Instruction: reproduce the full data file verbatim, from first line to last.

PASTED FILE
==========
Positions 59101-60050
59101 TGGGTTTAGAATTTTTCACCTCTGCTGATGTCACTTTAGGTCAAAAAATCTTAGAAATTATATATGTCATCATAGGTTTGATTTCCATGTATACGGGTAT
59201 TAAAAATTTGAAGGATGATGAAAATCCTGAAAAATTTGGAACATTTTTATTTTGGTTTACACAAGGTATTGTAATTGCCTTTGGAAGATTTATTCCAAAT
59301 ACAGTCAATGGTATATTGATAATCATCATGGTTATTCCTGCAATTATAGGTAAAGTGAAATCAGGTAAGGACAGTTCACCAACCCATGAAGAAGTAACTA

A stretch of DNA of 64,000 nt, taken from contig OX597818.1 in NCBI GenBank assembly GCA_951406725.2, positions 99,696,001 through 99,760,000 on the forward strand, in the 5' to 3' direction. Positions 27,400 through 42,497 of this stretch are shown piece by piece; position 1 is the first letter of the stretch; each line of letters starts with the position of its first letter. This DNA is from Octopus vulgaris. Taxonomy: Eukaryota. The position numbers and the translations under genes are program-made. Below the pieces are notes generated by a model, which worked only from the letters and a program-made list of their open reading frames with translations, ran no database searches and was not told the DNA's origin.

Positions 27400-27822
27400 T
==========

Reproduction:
Positions 59101-60050
59101 TGGGTTTAGAATTTTTCACCTCTGCTGATGTCACTTTAGGTCAAAAAATCTTAGAAATTATATATGTCATCATAGGTTTGATTTCCATGTATACGGGTAT
59201 TAAAAATTTGAAGGATGATGAAAATCCTGAAAAATTTGGAACATTTTTATTTTGGTTTACACAAGGTATTGTAATTGCCTTTGGAAGATTTATTCCAAAT
59301 ACAGTCAATGGTATATTGATAATCATCATGGTTATTCCTGCAATTATAGGTAAAGTGAAATCAGGTAAGGACAGTTCACCAACCCATGAAGAAGTAACTA

A stretch of DNA of 64,000 nt, taken from contig OX597818.1 in NCBI GenBank assembly GCA_951406725.2, positions 99,696,001 through 99,760,000 on the forward strand, in the 5' to 3' direction. Positions 27,400 through 42,497 of this stretch are shown piece by piece; position 1 is the first letter of the stretch; each line of letters starts with the position of its first letter. This DNA is from Octopus vulgaris. Taxonomy: Eukaryota. The position numbers and the translations under genes are program-made. Below the pieces are notes generated by a model, which worked only from the letters and a program-made list of their open reading frames with translations, ran no database searches and was not told the DNA's origin.

Positions 27400-27822
27400 T